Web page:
Exactly a year-and-a-half ago, Brandon Maxwell made a huge splash on the fashion scene with a superb debut collection dedicated to the women that inspire him, including Lady Gaga who he styles. Several fashion seasons have passed since, and Maxwell’s transition from a celebrity stylist to a fashion designer is over thanks to his keen sense of feminine shapes and fabrics cut to perfection. In four short seasons since his debut, Maxwell also managed to get a CFDA Swarovski Award for womenswear nomination, and landed on the short list of the 2016 LVMH Prize of Young Fashion Designers. Not too shabby for a 32-year-old.
The young designer swept through Chicago last week for a fashion fete at Neiman Marcus on Michigan Avenue, where he presented his Spring 2017 line. I met up with him right before the event.
Tell me about your Spring 2017 line?
We showed it in September and it’s March now. It was my favorite show out of all of them so far, because first of all it was at a venue that I’d always wanted to show at – the Russian Tea Room – it felt like a bigger show for me than I had ever done before, but it also felt like a very different show. It was the first show that I added more color, and movement, and ease. It was a very loving and free experience creating the collection; I’ve done mostly black and white collections up to that point – and so you’re sort of finding your way and figuring out what your classic colors are and what structured pieces and be translated into more movement and I think we did that well.
How does the Chicago woman fit in that collection?
Well I think that women in Chicago have very discerning taste. Chicago is a bog city and such a different world from where I grew up. I imagined when I meet the women here, it’s what a big city woman is like. It’s just like the women I design for.
It’s less than a couple of years since you joined the design community via a way of styling. How has the transition been?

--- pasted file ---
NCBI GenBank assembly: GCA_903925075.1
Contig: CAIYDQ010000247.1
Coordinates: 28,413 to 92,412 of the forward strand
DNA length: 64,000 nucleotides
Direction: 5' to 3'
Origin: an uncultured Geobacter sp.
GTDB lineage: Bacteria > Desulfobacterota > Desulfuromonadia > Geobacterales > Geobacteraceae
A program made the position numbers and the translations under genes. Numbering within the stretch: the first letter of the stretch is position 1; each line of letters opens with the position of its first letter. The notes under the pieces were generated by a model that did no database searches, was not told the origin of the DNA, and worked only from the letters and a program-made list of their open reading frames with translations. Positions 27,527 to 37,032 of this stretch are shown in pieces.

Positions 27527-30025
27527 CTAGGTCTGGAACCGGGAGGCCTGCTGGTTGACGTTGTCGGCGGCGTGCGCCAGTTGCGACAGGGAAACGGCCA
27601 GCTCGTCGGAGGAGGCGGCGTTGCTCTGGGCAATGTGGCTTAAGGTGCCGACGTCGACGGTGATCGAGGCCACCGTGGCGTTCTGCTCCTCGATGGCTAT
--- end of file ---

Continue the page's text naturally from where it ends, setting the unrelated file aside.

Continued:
Super natural, honestly. I feel like so much of styling is fittings, and the fit. And really also you spend so much of your time creating costume dresses for bigger events for your clients. I grew up in a clothing store and I think everything that I’ve done in my careers have gone hand-in-hand, so for me it felt super natural but it kind of just got to a point in my life where I couldn’t wait to do it anymore. It was just a seamless transition.
Where do you want to take the Brandon Maxwell brand?
Everywhere. All over the world. No, of course my goal is to be a global lifestyle brand. I’m very, very, very American so always obviously rooted in America – made in America. And you know all different categories. I’m thinking all day about bags, shoes, accessories, fragrance.
So you want to go all out — accessories, the full scope?
Yes, I can’t wait. Everyone tells me to slow down – I’m ready now.
What are some of the lessons you learned from the first couple of years designing?
How much time do we have? Because I’ve got a lot… I think the biggest lesson that stands out to me is that you have to trust yourself. When your life changes and people are watching for any sort of success, there’re a lot of opinions, and when I look back at my career or things I’ve been unhappy is when I knew I should’ve gone with my gut and I didn’t; that’s a great learning lesson. The biggest thing I learned is that if your heart is telling you to do it, and it’s consistently telling you to do it, then it’s probably what you should do.